“People need to be aware that the bands from the hurricane could bring some heavy rain, on and off,” Tim Padgett, county emergency management director, said Tuesday afternoon. “The National Weather Service is predicting 2 to 3 inches of rain, stretching through the weekend. Since the lake levels are down, there’s no major threat of flooding. Wind should not be a factor and the possibility of a tornado has gone down to low risk.”
However, one place county residents may see an effect of the storm is in the fuel prices at local gasoline dealers. Prices had climbed to $3.94 per gallon at some stations Tuesday and are likely to go higher. Some smaller Carroll County stations, who still had gasoline bought at lower wholesale prices, were selling it as low as $3.67 per gallon Tuesday. However, the prices at higher volume stations, restocking at higher wholesale prices, were above $3.80 per gallon.
“We’ve seen an average increase of seven cents in Georgia,” said Jessica Brady, spokesperson for AAA South. “It’s uncertain at this point how much higher prices will go. It’s too early to tell at this point. After the hurricane runs its course, workers will be going back to the platforms and refineries.”
The U.S. National Hurricane Center in Miami said Isaac became a Category 1 hurricane Tuesday with winds of 75 mph. It could get stronger and possibly flood the coasts of four states with storm surge and heavy rains on its way to New Orleans.
Shelters opened for those who chose to stay or missed the chance to get away before the outer bands of the large storm blew ashore ahead of a forecast landfall in southeast Louisiana on Tuesday night or early Wednesday. However, with the exception of some low-lying areas, officials had not ordered mass evacuations.
President Barack Obama said Gulf Coast residents should listen to local authorities and follow their directions as Isaac approached.
“Now is not the time to tempt fate. Now is not the time to dismiss official warnings. You need to take this seriously,” Obama said.
In Houma, a city southwest of New Orleans, people filled a municipal auditorium-turned-shelter. However, in the bayou country of Terrebonne Parish off Highway 24, storms pose a perennial dilemma for those living a hardscrabble life.
While some of the homes along Bayou Terrebonne and other nearby waterways show signs of affluence, this section of Louisiana 24 is mostly lined with trailer homes or small, often run-down houses. Staying could be dangerous, but many here who could be in harm’s way have nowhere to go and little money to get there, especially given the high price of gasoline.
Forecasters warned that Isaac was a large storm whose effects could reach out 200 miles from its center. Water may be worse than wind because the storm could push walls of water while dumping rain to flood the low-lying coast in Louisiana, Mississippi, Alabama and the Florida Panhandle.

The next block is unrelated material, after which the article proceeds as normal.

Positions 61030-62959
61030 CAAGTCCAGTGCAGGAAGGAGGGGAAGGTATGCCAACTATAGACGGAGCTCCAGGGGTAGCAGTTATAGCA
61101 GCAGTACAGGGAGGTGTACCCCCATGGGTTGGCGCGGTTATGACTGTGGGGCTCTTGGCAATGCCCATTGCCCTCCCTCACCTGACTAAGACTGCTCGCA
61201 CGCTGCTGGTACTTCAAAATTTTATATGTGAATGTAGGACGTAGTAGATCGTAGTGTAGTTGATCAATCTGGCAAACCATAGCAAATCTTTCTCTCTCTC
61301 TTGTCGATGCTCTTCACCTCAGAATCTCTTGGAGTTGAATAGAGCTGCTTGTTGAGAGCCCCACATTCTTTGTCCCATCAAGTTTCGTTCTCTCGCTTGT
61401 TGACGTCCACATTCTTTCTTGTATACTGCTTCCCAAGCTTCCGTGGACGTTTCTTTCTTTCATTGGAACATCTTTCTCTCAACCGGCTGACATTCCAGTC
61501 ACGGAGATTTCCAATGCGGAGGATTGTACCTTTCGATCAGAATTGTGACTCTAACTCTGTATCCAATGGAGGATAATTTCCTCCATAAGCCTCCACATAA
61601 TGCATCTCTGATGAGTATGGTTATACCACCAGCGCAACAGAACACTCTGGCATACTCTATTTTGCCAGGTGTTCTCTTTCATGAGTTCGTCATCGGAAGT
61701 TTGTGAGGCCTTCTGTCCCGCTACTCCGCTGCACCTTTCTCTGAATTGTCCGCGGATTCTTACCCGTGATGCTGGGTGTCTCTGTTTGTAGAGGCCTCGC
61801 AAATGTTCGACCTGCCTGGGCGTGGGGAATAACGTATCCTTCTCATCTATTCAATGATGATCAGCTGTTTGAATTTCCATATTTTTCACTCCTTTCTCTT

So far, the main damage in the United States was political: Republicans cut one day off their presidential nominating convention in Tampa in case the storm struck there, though in the end it bypassed the bayside city. Isaac is also testing elected officials along the Gulf, from governors on down, to show they’re prepared for an emergency response.
Isaac’s track is forecast to bring it to New Orleans seven years after Katrina hit as a much stronger storm on Aug. 29, 2005.
This time, federal officials say the updated levees around the city are equipped to handle storms stronger than Isaac. The Army Corps of Engineers was given about $14 billion to improve flood defenses, and most of the work has been completed. The levees surrounding New Orleans are designed to withstand far more than the forecast 12-foot surge. And the city’s flood control system can pump out an inch of water per hour for the first hour, and a half-inch of water each hour after that.
But with landfall expected near the Katrina anniversary, anxiety was high, especially in the Lower 9th Ward, wiped out by Katrina after floodwalls burst and let the waters rush in.
Although Isaac’s approach on the eve of the Katrina anniversary invited comparisons, the storm is nowhere near as powerful as Katrina was when it struck. Katrina at one point reached Category 5 status with winds of more than 157 mph, and made landfall as a Category 3 storm.
Still, forecasters at the National Hurricane Center warned that Isaac, especially if it strikes at high tide, could cause storm surges of up to 12 feet along the coasts of southeast Louisiana and Mississippi and up to 6 feet as far away as the Florida Panhandle.
Rain from the storm could total up to 14 inches, with some isolated areas getting as much as 20 inches, along the coast from southeast Louisiana to the extreme western end of the Florida Panhandle.
– The Associated Press contributed to this article.